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It’s been the misfortune of every living doctor, and those no longer with us, to pick up the result of a test they’ve ordered and wish they’d never signed the request in the first place. The test result is there, you understand what it means (technically), but also struggle with what it means (practically) to the patient before you. There are psychic echoes of radiology consultations, “and how with this x ray result change your management?”, and you wish you’d internally digested what was being said.
In diagnostic testing, we hope to reach a state where we are adequately convinced of the presence or absence of a condition, so that we may either treat it, test for it, or no longer worry about it. This instinctive process can be thought of as creating two lines in the shifting sands of diagnosis and working out where we now stand. Above one line, you’re certain enough of the diagnosis to treat. Below the other line, you’re convinced of the condition’s absence, and so need not consider it any further. Between the two there is an uncertainty that requires some form of “test”.
The upper threshold is created based on the risk versus benefits of a treatment, and so how certain you need to be about a diagnosis before you begin therapy. To take two extreme examples: one needs to be absolutely certain before embarking on a course of chemotherapy and/or radiotherapy that the lump you’re dealing with is a sarcoma. On the other hand, you don’t have to be that convinced that a child is suffering from a viral coryzal illness before you prescribe paracetamol.
The lower threshold is drawn when you are convinced that the chance of disease, and consequence of not investigating further at this point, are so low as to require no more action. The child with acute shotty cervical nodes and tonsillitis is extremely unlikely to have lymphoma, and wouldn’t require biopsy. (It’s not that the diagnosis is impossible—just that the balance of risk:harm weighs against excision biopsy for every child with tonsillitis and cervical lymphadenopathy.)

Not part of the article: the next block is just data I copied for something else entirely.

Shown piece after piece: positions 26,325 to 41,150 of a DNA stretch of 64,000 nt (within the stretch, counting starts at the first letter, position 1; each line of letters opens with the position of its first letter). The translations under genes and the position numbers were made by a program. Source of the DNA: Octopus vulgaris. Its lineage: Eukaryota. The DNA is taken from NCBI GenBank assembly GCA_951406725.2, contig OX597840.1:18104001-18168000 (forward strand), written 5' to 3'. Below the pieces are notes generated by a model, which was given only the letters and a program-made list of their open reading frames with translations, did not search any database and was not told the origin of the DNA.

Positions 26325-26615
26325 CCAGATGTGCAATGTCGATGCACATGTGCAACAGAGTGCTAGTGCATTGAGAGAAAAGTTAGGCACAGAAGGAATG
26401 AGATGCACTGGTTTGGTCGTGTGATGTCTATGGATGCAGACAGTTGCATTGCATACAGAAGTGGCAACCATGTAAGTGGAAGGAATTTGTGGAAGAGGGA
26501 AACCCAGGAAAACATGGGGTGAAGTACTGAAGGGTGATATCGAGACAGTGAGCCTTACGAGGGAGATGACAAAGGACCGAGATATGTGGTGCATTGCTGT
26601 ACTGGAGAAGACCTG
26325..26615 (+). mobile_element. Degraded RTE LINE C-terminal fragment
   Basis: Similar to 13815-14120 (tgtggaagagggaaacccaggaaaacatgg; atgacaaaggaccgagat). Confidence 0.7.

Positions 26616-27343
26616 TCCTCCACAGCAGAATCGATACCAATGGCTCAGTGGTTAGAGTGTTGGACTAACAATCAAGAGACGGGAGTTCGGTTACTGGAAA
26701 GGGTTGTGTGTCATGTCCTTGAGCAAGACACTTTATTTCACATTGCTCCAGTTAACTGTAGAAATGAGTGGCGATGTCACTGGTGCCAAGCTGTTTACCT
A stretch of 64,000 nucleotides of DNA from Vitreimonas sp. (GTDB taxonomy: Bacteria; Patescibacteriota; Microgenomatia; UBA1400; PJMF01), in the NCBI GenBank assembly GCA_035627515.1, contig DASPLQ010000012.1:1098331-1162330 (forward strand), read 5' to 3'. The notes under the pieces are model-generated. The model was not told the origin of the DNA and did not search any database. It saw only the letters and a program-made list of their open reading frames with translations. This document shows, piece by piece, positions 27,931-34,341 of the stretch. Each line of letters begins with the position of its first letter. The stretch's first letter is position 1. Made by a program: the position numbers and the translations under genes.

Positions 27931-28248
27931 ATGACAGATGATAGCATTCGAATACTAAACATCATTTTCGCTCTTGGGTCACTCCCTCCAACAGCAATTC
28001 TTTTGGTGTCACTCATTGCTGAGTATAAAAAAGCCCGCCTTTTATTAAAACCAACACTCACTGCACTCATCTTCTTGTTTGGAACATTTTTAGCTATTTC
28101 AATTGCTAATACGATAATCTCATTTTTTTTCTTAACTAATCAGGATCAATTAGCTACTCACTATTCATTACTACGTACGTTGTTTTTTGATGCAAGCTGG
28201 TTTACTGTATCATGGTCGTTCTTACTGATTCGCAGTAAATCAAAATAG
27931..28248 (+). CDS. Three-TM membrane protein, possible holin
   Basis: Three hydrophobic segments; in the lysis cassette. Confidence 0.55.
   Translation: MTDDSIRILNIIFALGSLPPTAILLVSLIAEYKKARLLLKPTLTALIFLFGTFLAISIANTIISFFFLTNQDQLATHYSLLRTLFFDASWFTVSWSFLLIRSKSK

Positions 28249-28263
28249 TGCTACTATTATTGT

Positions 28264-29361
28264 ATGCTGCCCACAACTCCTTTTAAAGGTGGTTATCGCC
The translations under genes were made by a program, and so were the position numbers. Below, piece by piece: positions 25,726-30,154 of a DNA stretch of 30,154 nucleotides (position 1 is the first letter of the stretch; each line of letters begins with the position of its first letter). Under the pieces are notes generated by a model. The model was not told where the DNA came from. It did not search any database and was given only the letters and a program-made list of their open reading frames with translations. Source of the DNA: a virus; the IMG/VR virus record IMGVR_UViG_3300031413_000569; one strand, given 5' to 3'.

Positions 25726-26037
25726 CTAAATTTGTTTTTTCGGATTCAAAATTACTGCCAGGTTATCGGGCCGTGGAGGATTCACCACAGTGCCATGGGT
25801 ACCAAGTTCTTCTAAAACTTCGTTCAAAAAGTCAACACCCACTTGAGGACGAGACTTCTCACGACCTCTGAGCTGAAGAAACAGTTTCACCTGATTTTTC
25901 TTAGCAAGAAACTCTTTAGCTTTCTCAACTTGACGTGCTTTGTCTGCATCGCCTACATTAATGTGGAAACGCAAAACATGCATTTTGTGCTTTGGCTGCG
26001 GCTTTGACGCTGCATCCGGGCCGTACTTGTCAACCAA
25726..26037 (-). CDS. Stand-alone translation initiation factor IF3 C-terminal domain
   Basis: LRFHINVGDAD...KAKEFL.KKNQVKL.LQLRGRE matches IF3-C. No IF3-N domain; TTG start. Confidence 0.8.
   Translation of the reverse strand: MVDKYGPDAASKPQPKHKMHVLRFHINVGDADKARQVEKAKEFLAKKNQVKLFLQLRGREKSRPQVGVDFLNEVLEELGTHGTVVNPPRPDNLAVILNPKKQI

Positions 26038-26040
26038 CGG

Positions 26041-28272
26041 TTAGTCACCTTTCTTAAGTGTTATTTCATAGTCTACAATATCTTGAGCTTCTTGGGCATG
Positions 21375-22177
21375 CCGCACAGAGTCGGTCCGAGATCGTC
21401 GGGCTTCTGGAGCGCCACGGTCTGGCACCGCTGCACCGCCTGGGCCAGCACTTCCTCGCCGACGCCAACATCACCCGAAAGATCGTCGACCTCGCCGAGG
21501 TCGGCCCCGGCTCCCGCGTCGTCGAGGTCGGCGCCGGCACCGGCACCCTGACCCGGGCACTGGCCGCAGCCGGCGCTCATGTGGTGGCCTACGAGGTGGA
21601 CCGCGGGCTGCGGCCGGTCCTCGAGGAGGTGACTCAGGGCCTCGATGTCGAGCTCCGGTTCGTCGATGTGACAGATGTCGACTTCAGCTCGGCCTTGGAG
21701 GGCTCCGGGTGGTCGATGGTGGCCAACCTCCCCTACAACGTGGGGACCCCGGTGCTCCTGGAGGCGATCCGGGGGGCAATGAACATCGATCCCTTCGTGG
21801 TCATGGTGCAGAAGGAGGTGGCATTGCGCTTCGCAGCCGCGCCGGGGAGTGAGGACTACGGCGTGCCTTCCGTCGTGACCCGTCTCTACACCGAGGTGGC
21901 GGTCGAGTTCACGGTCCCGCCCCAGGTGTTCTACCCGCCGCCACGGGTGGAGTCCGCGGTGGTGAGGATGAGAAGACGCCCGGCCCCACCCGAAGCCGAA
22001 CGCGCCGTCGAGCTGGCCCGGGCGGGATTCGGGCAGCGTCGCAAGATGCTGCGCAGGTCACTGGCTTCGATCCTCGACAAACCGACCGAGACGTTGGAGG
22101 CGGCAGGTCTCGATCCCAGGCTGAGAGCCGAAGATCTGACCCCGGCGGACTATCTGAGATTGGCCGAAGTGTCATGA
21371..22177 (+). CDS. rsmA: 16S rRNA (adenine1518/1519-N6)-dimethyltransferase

In between these thresholds is where you would test. But your test (or series of tests) needs to be good enough to either push you into a convincing denial of the disease, or enough evidence to commence therapy. (It shouldn’t be forgotten that in many instances we use “waiting” as our chosen test.)
Where the evidence comes into this mix is in refining the balance of benefits versus harms (for more on this, see Phillips1) and demonstrating how good a test is in its ability to move you up towards treatment, or down towards exclusion (for more on likelihood ratios, see Phillips2). What it can’t do is rescue you from the test whose accuracy you don’t know about in a patient whose chance of disease you hadn’t thought about.
This month’s Archimedes helps us along the path of diagnosis by exploring the clinical examination (for ankle fractures), technical aids to examination (for jaundice), and the risk:benefit of testing (in isolated hemi-hypertrophy). Where we drawn our lines is based on clinical expertise, experience, and the attitude of the family we’re dealing with.
Edited by Bob Phillips
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